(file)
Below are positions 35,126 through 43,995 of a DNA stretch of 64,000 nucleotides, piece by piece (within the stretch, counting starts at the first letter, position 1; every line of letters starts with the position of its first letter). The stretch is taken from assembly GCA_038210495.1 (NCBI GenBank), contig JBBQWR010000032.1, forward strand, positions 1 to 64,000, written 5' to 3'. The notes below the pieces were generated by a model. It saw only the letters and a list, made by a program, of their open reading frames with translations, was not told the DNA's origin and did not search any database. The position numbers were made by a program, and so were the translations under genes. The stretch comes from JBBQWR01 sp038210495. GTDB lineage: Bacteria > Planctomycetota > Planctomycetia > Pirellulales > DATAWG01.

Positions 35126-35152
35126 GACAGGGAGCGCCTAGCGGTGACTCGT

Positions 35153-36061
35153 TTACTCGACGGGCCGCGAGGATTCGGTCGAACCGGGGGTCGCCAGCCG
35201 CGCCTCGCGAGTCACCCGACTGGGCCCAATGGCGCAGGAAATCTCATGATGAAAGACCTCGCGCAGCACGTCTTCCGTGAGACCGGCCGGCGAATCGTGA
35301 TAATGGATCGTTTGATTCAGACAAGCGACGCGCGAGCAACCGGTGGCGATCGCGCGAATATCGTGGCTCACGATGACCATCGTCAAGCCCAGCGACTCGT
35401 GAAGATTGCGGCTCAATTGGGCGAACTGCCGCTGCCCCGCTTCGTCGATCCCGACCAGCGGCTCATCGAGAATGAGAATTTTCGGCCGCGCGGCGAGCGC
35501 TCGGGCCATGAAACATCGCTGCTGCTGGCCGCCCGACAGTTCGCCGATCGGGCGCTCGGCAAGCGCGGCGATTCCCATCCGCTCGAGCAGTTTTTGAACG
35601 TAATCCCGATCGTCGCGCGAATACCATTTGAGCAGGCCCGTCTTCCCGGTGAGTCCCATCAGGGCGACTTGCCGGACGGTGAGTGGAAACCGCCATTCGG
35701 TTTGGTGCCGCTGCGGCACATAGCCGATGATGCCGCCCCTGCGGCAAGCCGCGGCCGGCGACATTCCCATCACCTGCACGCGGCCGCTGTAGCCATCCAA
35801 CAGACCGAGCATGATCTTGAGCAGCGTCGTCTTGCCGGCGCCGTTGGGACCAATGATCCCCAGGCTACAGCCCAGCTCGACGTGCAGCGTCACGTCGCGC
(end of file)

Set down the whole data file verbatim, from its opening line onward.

Below are positions 35,126 through 43,995 of a DNA stretch of 64,000 nucleotides, piece by piece (within the stretch, counting starts at the first letter, position 1; every line of letters starts with the position of its first letter). The stretch is taken from assembly GCA_038210495.1 (NCBI GenBank), contig JBBQWR010000032.1, forward strand, positions 1 to 64,000, written 5' to 3'. The notes below the pieces were generated by a model. It saw only the letters and a list, made by a program, of their open reading frames with translations, was not told the DNA's origin and did not search any database. The position numbers were made by a program, and so were the translations under genes. The stretch comes from JBBQWR01 sp038210495. GTDB lineage: Bacteria > Planctomycetota > Planctomycetia > Pirellulales > DATAWG01.

Positions 35126-35152
35126 GACAGGGAGCGCCTAGCGGTGACTCGT

Positions 35153-36061
35153 TTACTCGACGGGCCGCGAGGATTCGGTCGAACCGGGGGTCGCCAGCCG
35201 CGCCTCGCGAGTCACCCGACTGGGCCCAATGGCGCAGGAAATCTCATGATGAAAGACCTCGCGCAGCACGTCTTCCGTGAGACCGGCCGGCGAATCGTGA
35301 TAATGGATCGTTTGATTCAGACAAGCGACGCGCGAGCAACCGGTGGCGATCGCGCGAATATCGTGGCTCACGATGACCATCGTCAAGCCCAGCGACTCGT
35401 GAAGATTGCGGCTCAATTGGGCGAACTGCCGCTGCCCCGCTTCGTCGATCCCGACCAGCGGCTCATCGAGAATGAGAATTTTCGGCCGCGCGGCGAGCGC
35501 TCGGGCCATGAAACATCGCTGCTGCTGGCCGCCCGACAGTTCGCCGATCGGGCGCTCGGCAAGCGCGGCGATTCCCATCCGCTCGAGCAGTTTTTGAACG
35601 TAATCCCGATCGTCGCGCGAATACCATTTGAGCAGGCCCGTCTTCCCGGTGAGTCCCATCAGGGCGACTTGCCGGACGGTGAGTGGAAACCGCCATTCGG
35701 TTTGGTGCCGCTGCGGCACATAGCCGATGATGCCGCCCCTGCGGCAAGCCGCGGCCGGCGACATTCCCATCACCTGCACGCGGCCGCTGTAGCCATCCAA
35801 CAGACCGAGCATGATCTTGAGCAGCGTCGTCTTGCCGGCGCCGTTGGGACCAATGATCCCCAGGCTACAGCCCAGCTCGACGTGCAGCGTCACGTCGCGC